Crown Palace

495 Burwood Hwy
Vermont South, VIC 313

Happy Chinese New Year! To usher in the year of the dragon, which is seen by many Chinese to be the most auspicious year in the lunar calendar, dumplings must be pleated, phone calls to overseas relatives must be made, and a big dinner must be had. We were originally going to eat at The Treasure Restaurant just up the road from our house, which not only does excellent yum-cha, but delicious a la carte fare too. Shame they were closed. So we turned around and drove to Crown Palace instead. 
The interior of this big hulking (and pink) restaurant may seem empty, but don’t let that deceive you – the take-away section is where the action is at. Most people who come in don’t go further than the glistening ducks and slabs of pork hanging on the hooks by the entrance. Some of my mum’s co-workers drive over half an hour just to get the roast pork from this place. It’s apparently THAT good.
Seafood and Beancurd Soup ($5.5pp)
 As soon as we have ordered, the unnecessary cutlery on our tables were whisked away, and quickly replaced with a basket of prawn crackers, and steaming bowls of Seafood and Beancurd Soup ($5.5pp). Unsurprisingly, the soup was thickened with cornstarch and laced with wisps of egg and quivering cubes of tofu. Surprisingly, the soup was actually chicken-based, which honestly wasn’t a big deal considering that it was packed with umami goodness. I think we all would have liked to have seen more seafood, but it was still a joy to encounter the tender morsels of scallop and prawn.
Eggplant and Minced Pork in Fish Soy Sauce Hot Pot ($18.8)
Rice ($2.5pp)
 The dishes started parading onto the table very quickly at this point, which is to be expected given the emptiness of the restaurant. The Eggplant and Minced Pork in Fish Soy Sauce Hot Pot ($18.8) was the first to arrive. It was saucy and flavoursome, with slivers of pickled vegetables adding crunch and saltiness to the sweetness of the eggplant. It is best eaten piled on top of steaming mouthfuls of rice ($2.5pp), which came in a daggy yet cute plastic tub.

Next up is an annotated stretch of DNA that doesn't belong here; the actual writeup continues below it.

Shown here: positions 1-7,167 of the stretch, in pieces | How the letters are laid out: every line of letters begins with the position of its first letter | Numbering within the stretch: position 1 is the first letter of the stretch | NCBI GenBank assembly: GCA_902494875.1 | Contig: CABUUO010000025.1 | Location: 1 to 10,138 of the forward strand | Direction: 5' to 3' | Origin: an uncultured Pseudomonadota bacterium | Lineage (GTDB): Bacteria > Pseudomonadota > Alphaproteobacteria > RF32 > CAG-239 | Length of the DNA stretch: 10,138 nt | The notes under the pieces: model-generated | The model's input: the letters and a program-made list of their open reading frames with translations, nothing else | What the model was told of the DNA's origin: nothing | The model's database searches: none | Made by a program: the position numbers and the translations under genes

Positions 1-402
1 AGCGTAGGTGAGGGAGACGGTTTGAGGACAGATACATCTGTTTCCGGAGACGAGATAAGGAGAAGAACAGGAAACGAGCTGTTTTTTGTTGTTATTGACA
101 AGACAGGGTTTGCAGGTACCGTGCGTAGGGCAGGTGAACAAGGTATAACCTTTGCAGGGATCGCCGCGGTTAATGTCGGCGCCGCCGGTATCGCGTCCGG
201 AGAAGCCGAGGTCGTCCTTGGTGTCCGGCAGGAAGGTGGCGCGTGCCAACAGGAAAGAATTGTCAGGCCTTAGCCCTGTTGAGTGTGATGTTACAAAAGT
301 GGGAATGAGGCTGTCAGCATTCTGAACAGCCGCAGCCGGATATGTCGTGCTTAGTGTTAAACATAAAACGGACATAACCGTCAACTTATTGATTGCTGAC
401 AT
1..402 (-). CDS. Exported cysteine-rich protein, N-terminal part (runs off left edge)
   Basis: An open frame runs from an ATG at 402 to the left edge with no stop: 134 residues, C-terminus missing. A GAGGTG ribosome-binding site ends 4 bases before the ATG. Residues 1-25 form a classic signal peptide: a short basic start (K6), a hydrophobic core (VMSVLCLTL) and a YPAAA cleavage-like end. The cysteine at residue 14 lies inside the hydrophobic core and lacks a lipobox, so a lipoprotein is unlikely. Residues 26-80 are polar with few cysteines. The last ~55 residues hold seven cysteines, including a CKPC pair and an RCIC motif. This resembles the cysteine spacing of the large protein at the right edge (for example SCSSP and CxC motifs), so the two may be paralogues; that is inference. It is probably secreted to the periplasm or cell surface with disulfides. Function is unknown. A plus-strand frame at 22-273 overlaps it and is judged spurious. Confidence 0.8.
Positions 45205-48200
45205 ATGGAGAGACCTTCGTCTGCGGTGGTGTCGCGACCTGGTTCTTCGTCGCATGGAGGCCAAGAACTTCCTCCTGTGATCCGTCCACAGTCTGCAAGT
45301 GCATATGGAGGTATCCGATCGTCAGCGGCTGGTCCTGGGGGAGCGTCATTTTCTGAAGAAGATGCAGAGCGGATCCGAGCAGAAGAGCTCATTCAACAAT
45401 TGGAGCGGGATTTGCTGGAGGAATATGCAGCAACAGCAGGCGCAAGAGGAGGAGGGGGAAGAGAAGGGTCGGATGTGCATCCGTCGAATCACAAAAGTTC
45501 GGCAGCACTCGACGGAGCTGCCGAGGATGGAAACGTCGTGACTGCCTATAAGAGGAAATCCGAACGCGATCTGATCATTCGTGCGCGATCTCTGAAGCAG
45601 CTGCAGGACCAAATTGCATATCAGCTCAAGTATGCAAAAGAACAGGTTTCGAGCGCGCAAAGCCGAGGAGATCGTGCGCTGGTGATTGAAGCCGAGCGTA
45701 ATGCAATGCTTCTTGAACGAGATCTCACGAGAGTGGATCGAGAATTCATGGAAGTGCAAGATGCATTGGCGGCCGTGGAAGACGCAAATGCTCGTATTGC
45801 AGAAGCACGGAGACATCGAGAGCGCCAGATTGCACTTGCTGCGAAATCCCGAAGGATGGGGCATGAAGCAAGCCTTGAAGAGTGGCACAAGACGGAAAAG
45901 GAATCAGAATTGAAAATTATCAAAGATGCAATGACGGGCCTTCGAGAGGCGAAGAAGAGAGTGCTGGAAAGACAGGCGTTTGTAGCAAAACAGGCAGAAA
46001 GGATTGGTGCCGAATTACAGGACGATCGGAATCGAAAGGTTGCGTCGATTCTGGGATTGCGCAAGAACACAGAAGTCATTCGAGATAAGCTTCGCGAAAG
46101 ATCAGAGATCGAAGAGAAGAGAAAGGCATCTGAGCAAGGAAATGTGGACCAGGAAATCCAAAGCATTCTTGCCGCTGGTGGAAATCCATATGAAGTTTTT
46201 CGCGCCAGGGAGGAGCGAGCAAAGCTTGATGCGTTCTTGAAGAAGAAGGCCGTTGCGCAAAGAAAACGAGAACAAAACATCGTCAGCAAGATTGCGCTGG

Sweet and Sour Pork ($20.8)
 We had originally wanted to try their legendary roast pork, but it was unfortunately sold out (though in hindsight we should have seen it coming). So instead we yielded to my sister’s request of Sweet and Sour Pork ($20.8). These weren’t bad; hot and crispy-enough, but hardly groundbreaking. 
Deep Fried Flounder in Spicy Salt ($25.8)
 No Chinese New Year meal is complete without fish, and our catch of the day was a whole Deep Fried Flounder in Spicy Salt ($25.8). The best part of this dish wasn’t the sweet chunks of fish under the deep fried exterior, but picking the golden crispy bits off the bone. The fried onions on top were good enough to eat with a spoon, and the scattering of red chillies provided a fiery nip if you happen to find one.  
The serving sizes here are good, and the food is decent and probably fairly reliable. Regardless, I think we’ll still be heading to The Treasure for both our yum-cha and dinner needs. I am still curious about their roast pork though.
Rating: 11.5/20 – 50% more average.

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